xt7w6m335d4j https://exploreuk.uky.edu/dips/xt7w6m335d4j/data/mets.xml Kentucky. Department of Education. Kentucky Kentucky. Department of Education. 1935-10 volumes: illustrations 23-28 cm. call numbers 17-ED83 2 and L152 .B35. bulletins  English Frankford, Ky. : Dept. of Education  This digital resource may be freely searched and displayed in accordance with U. S. copyright laws. Educational Bulletin (Frankfort, Ky.) Education -- Kentucky Educational Bulletin (Frankfort, Ky.), "The Present Status of Public Education in Kentucky", vol. III, no. 8, October 1935 text Educational Bulletin (Frankfort, Ky.), "The Present Status of Public Education in Kentucky", vol. III, no. 8, October 1935 1935 1935-10 2021 true xt7w6m335d4j section xt7w6m335d4j I
I .
1 0 Commonwealth of Kentucky 0












Published by


Superintendent of Public Instruction







EMEFEd as second-class matter March 21, 1933, at the post Office at

I Vol. I


Frankfort, Kentucky, under the Act of August 24, 1912.

” ° S’sxeherefl-9g35 ' N°- 3




. E









My term as Superintendent of Public Instruction in the Common-
wealth of Kentucky is now fast approaching an end. In the light of
the events and achievements of public education during this adminis-
tration, the obligation and privilege devolves upon me to express
my appreciation for the unity of purpose and loyal cooperation of all
who have labored with me to advance the cause of public education in
Kentucky. Without that cooperation, no appreciable measure of
educational progress could have been realized. My final message to
you is a plea for the continuance of that spirit of good will, and for

the renewed support of those who have thus far contributed so gener-

ously and so nobly in behalf of the schools of the Commonwealth.
During my campaig

n for the office to which I was elected four
years ago I stressed. particularly two points: first. the great need for

a careful and comprehensive study and analysis of the state ’s public
school system in relation to other facts, with a View to planning a,
better and more efficient school program; and second, the imperative
need for a new school code. I stated then that I believed the revision
of the school laws should follow the findings and recommendations of
tie commission, which Ihd‘ped techavle appointed to make the study
mentioned above,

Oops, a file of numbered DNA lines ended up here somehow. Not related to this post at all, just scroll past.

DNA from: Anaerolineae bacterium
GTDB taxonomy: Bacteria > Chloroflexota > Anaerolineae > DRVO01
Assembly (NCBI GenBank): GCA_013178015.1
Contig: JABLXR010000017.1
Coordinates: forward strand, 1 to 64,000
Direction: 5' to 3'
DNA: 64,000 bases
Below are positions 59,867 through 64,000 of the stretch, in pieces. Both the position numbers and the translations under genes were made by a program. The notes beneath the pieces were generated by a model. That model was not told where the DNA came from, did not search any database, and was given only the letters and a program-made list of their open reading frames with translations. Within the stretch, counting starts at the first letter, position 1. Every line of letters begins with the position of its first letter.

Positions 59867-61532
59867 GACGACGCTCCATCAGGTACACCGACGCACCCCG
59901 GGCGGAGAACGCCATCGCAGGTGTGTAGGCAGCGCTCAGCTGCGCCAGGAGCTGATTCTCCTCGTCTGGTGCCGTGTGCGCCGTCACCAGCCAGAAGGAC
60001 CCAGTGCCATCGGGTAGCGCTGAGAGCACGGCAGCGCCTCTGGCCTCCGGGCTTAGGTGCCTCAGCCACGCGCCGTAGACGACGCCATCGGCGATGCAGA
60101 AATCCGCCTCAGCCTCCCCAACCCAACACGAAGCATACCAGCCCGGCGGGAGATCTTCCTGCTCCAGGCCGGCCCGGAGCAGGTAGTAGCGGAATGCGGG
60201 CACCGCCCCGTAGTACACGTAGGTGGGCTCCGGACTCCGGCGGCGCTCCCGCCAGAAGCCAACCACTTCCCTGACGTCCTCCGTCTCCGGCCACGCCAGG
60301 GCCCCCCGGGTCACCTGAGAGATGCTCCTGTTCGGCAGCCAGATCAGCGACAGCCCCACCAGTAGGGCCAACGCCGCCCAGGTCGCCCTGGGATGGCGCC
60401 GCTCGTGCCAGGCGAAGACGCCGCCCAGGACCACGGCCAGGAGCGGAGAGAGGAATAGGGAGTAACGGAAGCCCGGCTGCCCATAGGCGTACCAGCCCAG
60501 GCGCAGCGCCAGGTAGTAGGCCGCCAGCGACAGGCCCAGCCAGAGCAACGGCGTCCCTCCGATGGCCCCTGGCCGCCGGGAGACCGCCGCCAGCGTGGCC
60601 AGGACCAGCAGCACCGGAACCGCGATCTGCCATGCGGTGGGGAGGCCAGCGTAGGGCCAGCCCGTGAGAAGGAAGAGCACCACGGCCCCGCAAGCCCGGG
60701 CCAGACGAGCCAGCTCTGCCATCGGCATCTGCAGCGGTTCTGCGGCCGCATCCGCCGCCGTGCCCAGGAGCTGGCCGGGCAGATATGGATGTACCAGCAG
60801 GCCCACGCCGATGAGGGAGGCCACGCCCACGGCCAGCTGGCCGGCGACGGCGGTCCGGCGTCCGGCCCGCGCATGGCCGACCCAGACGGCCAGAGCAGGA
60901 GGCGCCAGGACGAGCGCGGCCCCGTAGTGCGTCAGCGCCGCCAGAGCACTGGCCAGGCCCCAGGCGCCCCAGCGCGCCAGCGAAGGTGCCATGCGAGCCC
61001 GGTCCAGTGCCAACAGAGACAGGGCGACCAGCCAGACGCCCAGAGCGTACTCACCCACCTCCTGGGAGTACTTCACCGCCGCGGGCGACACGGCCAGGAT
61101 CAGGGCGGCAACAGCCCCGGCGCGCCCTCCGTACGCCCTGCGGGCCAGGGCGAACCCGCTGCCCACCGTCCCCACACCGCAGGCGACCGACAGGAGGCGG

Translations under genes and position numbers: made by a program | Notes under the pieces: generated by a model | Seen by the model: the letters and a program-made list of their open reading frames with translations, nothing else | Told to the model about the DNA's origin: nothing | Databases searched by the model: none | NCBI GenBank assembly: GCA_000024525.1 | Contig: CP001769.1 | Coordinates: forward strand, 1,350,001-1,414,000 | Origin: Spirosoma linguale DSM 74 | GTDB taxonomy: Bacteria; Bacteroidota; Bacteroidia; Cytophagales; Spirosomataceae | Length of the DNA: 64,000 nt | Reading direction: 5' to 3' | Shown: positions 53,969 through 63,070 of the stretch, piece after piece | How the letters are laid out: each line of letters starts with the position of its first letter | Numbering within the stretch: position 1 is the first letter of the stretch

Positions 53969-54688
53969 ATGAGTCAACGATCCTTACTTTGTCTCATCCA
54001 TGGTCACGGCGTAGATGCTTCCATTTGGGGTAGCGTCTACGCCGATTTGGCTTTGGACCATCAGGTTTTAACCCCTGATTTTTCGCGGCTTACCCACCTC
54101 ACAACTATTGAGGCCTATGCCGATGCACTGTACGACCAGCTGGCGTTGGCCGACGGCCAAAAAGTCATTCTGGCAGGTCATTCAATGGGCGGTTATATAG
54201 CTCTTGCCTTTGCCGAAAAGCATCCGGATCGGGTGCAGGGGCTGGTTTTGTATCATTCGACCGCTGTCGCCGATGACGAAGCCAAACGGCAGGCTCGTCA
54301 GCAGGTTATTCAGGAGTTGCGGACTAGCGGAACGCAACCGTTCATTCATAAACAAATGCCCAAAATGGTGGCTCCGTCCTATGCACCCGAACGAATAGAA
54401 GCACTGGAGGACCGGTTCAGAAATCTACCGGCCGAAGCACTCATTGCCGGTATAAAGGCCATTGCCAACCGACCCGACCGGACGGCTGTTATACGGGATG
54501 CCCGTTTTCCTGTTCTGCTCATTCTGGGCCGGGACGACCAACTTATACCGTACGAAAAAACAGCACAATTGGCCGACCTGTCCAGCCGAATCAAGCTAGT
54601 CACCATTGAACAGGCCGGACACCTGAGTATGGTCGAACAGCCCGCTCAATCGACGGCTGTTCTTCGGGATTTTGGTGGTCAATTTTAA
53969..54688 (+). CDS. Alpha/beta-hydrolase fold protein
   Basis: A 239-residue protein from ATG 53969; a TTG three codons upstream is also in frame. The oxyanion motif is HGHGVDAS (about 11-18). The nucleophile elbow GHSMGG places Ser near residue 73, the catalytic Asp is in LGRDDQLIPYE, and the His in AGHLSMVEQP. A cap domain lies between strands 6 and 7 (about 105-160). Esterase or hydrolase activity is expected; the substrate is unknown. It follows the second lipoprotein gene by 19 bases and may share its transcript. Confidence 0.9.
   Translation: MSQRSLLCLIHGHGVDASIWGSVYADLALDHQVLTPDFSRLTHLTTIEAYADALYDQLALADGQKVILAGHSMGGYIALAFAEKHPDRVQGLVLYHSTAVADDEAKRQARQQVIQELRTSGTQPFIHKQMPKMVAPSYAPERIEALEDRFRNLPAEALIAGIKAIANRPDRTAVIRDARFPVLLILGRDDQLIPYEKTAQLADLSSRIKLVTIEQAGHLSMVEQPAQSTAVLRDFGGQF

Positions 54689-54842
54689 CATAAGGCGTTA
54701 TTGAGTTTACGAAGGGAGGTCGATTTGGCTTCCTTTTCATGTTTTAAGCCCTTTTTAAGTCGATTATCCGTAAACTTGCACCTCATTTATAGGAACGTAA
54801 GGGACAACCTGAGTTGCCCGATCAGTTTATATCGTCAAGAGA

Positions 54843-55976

The plight of the public schools of Kentucky at that time is well
noon to all. The inroads 0f the depression were threatening the
Very existence of the state school system. The educational leadership
of the state was mindful of the impending crisis. The Kentucky
Education Association through its Special Planning Committee
OL‘uSed attention upon the problems confronting public education.

. pon my recommendation, there was created by the General
Assembly in January, 1932, the Kentucky I‘lducational Commission.
On April 9, 1932, Governor Laft‘oon appointed the following persons
as members of the Commission:

Mrs. James G. Sheehan, President of the Kentucky Congress for Parents
and Teachers, Danville.

5:331}? L. McVey, President of the University of Kentucky. Lexington.
- . . Cl

lerry, President of Western Kentucky State Teachers Col-
lege, Bowling Gr

1133‘; VWV. Bradner, Superintendent of City Schools, Middlesboro.

Ville '. Peters, Superintendent of Christian County Schools, Hopkins-

fionorable W. J. Webb, Attorney, Mayfield.
r. Yancey Altsheler, Wholesale Grocer, Louisville.
Jaoiiiorable Ben Williamson, former U. S, Senator, Ashland.
Chairmags H- Richmond, Superintendent Public Instruction, ex-Officio

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Section 2 of the Act creating this Commission explains the pin.
pose for which it was formed. It reads:

“It shall .be the duty oi this commission to direct a study of public
education in Kentucky and report its findings to the Governor and the
General Assembly of this Commonwealth at the opening of its next regular
session, with recommendations of such measures and such revision of our
school code as may be found necessary for increasing the efficiency and
equalizing the benefits of public education throughout the Commonwealth."

To carry on the work of the Commission funds totaling $13,000.00
were donated by three agencies: $7,500.00 by the Kentucky Education
Association, $5,000.00 by the General Education Board of New York
City, and $500.00 by the Kentucky Negro Association.

The Commission held its first meeting in Frankfort, Kentucky,
May 16, 1932. At this meeting James W. Cammack, J r., then Direc-
tor of Research, State Department of Education, was selected as
Secretary of the Commission.

The usual procedure of employing a group of outside survey
experts was not followed. The educational leadership of the state
was literally drafted into service. The best authorities and the most
talented research workers from the State University, the colleges,’
and from the ranks of the leaders in the public school systems of the
state were given committee positions, and cheerfully accepted im.
portant assignments of work. A total of 17 committees composed of
85 Kentuckians gave generously of their time and services in contrib-